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Advice for seasoned practitioners

After Radio Five asked for Christmas office party stories, I listened aghast to an eye-watering litany of boozy indiscretion, point-scoring and poorly directed projectile vomiting.

"Teachers," I thought, "aren't like that. A quiet dinner served by liveried flunkeys, with a string quartet in the background and the occasional tinkling laugh from the NQT at the far end of the table is surely the norm."

Yeah, right, as our young colleagues say. That was until I gave someone a lift home from their staff party. It was held in a Jumbo jet hangar laughingly called the "ballroom" of a large hotel. There was a disco. The noise wasn't just painful: it was causing the air in the room to give up and lose its transparency, so that everything seemed to become blurred and indistinct.

The worst thing, though - and here's where I want to put in a plea on behalf of longer-serving teachers - was that no one could hear to think.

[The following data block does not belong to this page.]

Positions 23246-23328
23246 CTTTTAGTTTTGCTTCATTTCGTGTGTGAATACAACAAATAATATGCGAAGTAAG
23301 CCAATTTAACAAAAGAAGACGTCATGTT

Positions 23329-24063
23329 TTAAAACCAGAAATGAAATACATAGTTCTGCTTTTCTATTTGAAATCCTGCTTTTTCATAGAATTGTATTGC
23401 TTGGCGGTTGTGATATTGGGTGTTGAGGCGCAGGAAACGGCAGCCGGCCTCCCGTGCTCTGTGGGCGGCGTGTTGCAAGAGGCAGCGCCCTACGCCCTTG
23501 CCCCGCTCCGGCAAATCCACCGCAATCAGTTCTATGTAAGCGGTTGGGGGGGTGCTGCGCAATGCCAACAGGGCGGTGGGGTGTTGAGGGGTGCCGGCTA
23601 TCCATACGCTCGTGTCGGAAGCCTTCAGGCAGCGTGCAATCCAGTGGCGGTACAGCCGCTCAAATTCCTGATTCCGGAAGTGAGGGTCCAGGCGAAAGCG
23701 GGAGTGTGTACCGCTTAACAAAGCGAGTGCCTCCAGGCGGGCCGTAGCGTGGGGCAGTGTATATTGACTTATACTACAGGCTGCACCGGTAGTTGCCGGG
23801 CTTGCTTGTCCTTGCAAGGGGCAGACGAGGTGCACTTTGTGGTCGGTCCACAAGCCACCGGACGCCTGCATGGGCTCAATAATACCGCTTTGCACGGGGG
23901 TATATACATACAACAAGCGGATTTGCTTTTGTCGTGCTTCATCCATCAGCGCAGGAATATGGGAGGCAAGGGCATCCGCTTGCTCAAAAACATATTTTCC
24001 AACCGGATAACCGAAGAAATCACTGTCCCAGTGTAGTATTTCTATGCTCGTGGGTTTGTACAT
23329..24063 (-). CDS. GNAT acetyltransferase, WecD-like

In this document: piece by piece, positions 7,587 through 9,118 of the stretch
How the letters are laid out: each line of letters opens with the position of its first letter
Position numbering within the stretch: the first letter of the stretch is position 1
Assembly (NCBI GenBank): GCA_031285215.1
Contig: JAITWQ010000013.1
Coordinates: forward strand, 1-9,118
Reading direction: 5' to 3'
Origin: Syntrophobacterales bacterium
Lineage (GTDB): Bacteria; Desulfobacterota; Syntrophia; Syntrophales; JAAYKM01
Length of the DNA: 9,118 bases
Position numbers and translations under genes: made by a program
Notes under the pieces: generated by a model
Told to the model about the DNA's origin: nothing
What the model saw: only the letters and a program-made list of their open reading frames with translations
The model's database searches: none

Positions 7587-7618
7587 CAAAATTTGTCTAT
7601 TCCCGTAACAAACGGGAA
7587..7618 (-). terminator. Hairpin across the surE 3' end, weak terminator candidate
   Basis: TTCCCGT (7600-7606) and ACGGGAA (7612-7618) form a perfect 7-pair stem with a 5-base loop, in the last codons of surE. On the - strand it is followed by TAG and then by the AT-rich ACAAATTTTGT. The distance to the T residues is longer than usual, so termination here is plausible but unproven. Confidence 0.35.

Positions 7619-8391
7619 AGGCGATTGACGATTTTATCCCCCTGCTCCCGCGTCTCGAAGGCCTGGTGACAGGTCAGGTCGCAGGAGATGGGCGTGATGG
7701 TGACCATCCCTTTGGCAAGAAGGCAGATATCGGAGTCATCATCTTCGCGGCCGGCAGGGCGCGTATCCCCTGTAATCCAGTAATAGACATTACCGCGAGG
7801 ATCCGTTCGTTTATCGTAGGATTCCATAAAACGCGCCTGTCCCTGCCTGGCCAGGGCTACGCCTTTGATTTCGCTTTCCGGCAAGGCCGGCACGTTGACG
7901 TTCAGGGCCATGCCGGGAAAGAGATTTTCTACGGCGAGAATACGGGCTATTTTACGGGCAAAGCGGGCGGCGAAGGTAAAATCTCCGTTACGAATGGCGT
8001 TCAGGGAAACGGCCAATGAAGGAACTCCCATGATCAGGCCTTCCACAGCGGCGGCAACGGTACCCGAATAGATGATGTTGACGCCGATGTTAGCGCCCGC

Which, frankly, was a shame. Former colleagues, including two past heads, had been invited. And those who wanted to talk to them were finding it completely impossible to do so. At least one of the visitors hadn't been back for many years; old friends wanted both to reminisce about old times and to catch up on recent history. Short of using semaphore, or lipreading like the girls in the cotton mills, they just couldn't achieve any sort of contact.

So, on behalf of all those teachers who quietly complain about this sort of thing year after year, can I suggest that when social functions are organised, and friends and visitors are invited, some way should be found of allowing conversation to take place? It might mean dividing the evening up, or spreading the event across two separate rooms (although at RAF Decibel, two separate counties would have been barely adequate.) I eventually found my friend and we went outside. "Did you ask them to turn it down?" I asked.

"Several of us did," he replied. "It wasn't so much that they wouldn't do it, it was more that they actually couldn't make sense of the question. We might have been from another planet."

"You were, old boy," I said. "You were."

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